Getting past the halfway point of the album with the glam infused ‘Scaredy Cat’ keeping the album in classic territory with the tasteful backing vocals taking the chorus to a different level. Another song that would have made a great single follows in ‘I Love You Sometimes.’ The guitar work of Keith Jackson and Michael Brooks is awesome across the albums as they give each song everything it needs without going overboard. This song can inspire some air guitar workouts where you find yourself also providing karaoke backing vocals at the same time. ‘Name Your Trash’ might not hit me quite the same way all these years later as I seem to remember it was an early favorite from the album. It is a very nice mash up of power infused pop and glam.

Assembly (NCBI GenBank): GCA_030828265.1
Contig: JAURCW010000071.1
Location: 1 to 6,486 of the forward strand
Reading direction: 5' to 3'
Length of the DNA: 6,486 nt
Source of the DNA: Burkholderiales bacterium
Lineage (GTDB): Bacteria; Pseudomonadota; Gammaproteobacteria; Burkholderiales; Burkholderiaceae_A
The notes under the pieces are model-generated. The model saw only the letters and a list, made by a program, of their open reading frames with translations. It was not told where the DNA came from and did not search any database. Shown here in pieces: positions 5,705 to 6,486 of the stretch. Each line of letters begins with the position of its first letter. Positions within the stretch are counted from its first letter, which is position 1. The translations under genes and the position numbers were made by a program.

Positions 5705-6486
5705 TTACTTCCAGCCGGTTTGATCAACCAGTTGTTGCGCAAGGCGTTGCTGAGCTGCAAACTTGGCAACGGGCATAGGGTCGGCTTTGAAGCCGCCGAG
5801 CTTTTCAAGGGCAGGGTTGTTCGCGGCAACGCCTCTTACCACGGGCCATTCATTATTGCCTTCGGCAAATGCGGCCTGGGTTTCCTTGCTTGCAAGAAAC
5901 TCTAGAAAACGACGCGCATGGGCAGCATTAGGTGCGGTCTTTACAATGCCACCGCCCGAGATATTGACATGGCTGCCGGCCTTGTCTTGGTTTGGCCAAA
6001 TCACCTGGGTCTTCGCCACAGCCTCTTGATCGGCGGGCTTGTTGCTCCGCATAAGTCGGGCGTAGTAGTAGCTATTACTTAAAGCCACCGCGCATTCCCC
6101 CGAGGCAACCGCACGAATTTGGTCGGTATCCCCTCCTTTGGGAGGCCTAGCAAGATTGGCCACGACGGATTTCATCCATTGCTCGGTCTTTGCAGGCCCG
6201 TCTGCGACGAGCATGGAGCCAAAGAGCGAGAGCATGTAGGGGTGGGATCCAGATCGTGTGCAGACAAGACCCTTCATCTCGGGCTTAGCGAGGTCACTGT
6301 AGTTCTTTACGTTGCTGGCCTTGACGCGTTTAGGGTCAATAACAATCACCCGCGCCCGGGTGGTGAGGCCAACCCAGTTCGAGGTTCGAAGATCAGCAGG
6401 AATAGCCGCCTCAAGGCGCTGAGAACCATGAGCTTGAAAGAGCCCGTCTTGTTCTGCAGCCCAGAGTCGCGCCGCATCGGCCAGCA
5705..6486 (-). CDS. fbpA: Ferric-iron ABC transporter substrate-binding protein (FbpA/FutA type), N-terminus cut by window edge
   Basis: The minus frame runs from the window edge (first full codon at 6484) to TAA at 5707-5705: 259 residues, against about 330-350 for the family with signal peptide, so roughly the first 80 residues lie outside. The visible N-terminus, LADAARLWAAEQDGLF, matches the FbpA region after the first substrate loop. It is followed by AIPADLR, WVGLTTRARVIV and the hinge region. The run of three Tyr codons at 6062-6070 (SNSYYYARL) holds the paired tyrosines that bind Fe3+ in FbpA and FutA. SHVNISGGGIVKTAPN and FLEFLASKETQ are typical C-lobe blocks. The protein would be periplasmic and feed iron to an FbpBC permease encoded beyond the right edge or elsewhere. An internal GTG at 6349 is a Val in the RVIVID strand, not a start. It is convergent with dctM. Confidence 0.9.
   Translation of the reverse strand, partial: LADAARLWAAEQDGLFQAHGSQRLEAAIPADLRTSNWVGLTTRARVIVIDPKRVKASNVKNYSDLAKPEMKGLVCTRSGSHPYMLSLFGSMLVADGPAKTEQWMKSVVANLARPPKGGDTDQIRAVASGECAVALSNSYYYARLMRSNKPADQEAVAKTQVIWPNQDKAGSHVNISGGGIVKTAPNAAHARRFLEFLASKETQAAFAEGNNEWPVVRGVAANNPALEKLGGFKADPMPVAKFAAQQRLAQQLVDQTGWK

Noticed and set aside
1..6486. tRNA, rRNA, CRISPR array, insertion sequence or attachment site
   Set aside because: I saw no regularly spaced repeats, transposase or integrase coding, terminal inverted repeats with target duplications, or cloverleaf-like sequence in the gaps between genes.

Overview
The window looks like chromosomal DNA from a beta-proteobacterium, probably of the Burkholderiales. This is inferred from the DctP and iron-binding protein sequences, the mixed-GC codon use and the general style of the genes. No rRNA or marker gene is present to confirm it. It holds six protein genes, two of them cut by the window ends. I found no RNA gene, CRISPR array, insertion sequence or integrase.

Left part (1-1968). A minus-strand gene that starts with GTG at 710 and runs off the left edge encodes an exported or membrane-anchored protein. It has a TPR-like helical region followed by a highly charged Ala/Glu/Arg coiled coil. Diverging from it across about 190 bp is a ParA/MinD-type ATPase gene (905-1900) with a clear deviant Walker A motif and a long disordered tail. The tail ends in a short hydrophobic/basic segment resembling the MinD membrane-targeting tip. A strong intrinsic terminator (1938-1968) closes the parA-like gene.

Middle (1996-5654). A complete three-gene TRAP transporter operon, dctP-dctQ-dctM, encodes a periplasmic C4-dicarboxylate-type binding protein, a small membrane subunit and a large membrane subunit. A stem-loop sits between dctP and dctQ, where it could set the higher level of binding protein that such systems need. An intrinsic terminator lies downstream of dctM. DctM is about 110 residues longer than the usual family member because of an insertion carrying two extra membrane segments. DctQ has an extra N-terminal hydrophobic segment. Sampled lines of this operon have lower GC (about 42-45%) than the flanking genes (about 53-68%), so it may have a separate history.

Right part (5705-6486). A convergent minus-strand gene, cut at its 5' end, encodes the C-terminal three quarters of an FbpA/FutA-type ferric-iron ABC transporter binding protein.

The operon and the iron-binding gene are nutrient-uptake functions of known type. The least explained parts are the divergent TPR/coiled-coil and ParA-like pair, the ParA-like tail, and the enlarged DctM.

I would consider ‘She’s a Setting Sun’ an exceptional ballad that really doesn’t hit any of the formulas of the day. The guitar at the beginning almost finds a bit of a twang as everything comes down to acoustic guitar and vocals for the first verse before everyone comes back through the chorus. They stay far wide of the power ballad label with this one really feeling more like a mellower song with a really nice brief guitar solo. The driving beat of ‘Jaded’ increases the tempo again but doesn’t connect with me nearly as much as the rest of the album. Closing song on the debut ‘Don’t Kiss Me’ holds the distinction of being the song that was featured on the local compilation I mentioned earlier, which has always been odd to me. At under two minutes, the song carries a bit more swagger and punk attitude. I don’t think the studio version hits nearly the same as it did live though. The chorus is really simple which I thought put it at odds with a lot of the other songs they could have used. It works fairly well as the album closer and is not one to be skipped even if it is not at the standard of the live show.